In the meantime, it has been critical for the arts to remain nimble, innovative and smart with the funds that they have been allocated. By and large, most are — Pan included. “People continue to want to work with us because we are run like a business, and I think this comes from my corporate background,” Alizakri says. “A lot of creative industries miss out on this sometimes, and it's actually very necessary. Someone needs to be looking out for the budgets, human resources, marketing and media, and so on. For every show we run, we start off with a budget that Peter and Nell must stay within.
“Content is critical, but the business aspect is also important and many creative companies need support with this sometimes. We feel that we have added value to the industry because of the way we do things — we pay our cast and crew properly, the Pan brand carries weight on CVs, and we have presented the possibility of a financially viable theatre company.”
Streamlined budgets and an organised way of doing things draw sponsors, who naturally want the most bang for their buck. Theatre companies that expect exorbitant amounts of funding must be able to deliver on their promises but, in some cases, they do not. When some companies start their shows, funds obtained from sponsors have already fully covered all their costs — this means they have made their money before the curtains go up. This could cause the theatre company in question to be complacent about filling seats or the quality of the performance, which reflects badly on all parties.
“In our case, we only ask for enough funding to be able to start the show. Without sponsors, the price of the tickets would easily be four times as much as it is at present. Our sponsors play a pivotal role in keeping shows accessible and they must be given due credit. How can we support them, add value to them and ensure a return on their investment? They are the unsung heroes of the arts industry, in some ways, because their funding and support is what puts shows on the stage and makes tickets affordable.”
The third part of the performing arts ecosystem, which Alizakri hopes will soon be more active, is the government. The dream is that it will play an active role similar to that in Singapore and the UK — that is, provide the infrastructure as well as clear and simple channels for funding so the industry continues to thrive. While acknowledging the support they have already received, local performing arts troupes have for years continued to ask the government for this. But there is strength in numbers and as established companies like Pan continue to push for change, there is a greater possibility that it will happen sooner rather than later.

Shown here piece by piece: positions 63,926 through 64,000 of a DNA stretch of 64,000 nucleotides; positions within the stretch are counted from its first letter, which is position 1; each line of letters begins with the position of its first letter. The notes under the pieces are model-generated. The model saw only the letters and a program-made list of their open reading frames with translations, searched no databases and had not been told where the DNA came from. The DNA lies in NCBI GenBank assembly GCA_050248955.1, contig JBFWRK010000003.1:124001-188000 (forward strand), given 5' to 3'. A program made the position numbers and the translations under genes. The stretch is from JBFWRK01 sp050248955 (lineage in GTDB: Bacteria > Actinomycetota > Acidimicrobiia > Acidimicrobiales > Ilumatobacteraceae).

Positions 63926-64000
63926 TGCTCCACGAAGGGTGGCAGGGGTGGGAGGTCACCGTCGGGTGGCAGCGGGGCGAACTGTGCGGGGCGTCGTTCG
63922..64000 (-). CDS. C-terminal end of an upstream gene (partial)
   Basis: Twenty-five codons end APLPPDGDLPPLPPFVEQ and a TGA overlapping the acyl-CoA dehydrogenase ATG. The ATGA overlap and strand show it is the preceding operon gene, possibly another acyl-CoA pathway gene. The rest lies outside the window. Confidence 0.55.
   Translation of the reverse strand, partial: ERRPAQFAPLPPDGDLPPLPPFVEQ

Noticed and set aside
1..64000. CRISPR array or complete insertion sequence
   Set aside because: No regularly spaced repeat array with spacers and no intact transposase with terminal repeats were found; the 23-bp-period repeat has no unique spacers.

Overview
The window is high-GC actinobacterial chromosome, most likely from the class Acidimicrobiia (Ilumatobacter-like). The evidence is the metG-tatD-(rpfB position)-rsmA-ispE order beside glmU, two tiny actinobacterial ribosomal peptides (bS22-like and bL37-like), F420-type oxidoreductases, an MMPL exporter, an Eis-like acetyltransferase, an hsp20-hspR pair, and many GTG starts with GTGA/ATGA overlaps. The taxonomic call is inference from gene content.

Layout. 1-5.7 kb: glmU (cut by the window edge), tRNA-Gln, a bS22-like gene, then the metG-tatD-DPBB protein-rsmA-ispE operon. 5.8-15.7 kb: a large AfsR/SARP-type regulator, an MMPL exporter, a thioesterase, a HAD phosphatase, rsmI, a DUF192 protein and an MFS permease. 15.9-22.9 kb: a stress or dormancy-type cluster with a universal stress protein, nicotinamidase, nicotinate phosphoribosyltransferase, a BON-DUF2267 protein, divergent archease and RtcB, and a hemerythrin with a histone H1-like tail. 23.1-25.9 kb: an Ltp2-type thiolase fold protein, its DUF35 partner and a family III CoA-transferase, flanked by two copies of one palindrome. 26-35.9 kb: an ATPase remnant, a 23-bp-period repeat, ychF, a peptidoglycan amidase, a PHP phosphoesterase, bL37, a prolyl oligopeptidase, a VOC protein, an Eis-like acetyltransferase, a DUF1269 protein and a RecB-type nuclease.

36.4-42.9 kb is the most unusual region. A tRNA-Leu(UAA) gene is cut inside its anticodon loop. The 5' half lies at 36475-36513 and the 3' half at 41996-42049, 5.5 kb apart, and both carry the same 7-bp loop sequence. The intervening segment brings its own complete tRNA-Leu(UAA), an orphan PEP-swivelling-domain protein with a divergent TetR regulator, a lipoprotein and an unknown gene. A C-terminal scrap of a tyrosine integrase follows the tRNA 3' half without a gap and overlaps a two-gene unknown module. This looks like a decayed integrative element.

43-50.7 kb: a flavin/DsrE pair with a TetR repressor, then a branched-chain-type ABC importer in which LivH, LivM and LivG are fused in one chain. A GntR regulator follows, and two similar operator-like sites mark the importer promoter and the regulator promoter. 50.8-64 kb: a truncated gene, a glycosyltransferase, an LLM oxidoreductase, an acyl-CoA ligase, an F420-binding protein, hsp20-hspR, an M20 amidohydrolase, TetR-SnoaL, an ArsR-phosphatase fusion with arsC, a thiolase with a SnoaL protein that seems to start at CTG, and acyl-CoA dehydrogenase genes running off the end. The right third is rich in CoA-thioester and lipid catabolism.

For now, though, Pan’s focus is on That's Entertainment — Kita Jaga Kita!, a feel-good singalong show that reminds us of all that is delightful and pure about a live performance and good music. “As director, Nell pieces together the music based on the mood we wanted to create — one of hope, inspiration and eagerness for the future,” Ong explains. “We’ve worked with a new and fresh cast and crew, which is wonderfully exciting, and Nell has been able to put together a show with a sense of rhythm for the entire production.”
Alizakri hopes that one day, the arts industry can be exportable — as South Korea has done so successfully — and a flourishing business. As Malaysia moves towards becoming an economy that is less dependent on commodities, the performing arts plays an important role. Until then, it is up to corporations, the arts industry and audience to fill in the gaps.
Supported by JTI, Alliance Bank and the MyKasih Foundation, 'That's Entertainment — Kita Jaga Kita!' will run from June 16 to 19 (8.30pm, 3pm) at PJ Performing Arts Centre, 1 Utama Shopping Centre, Petaling Jaya, Selangor. Tickets are priced from RM85 to RM125. Buy here.
This article first appeared on June 13, 2022 in The Edge Malaysia.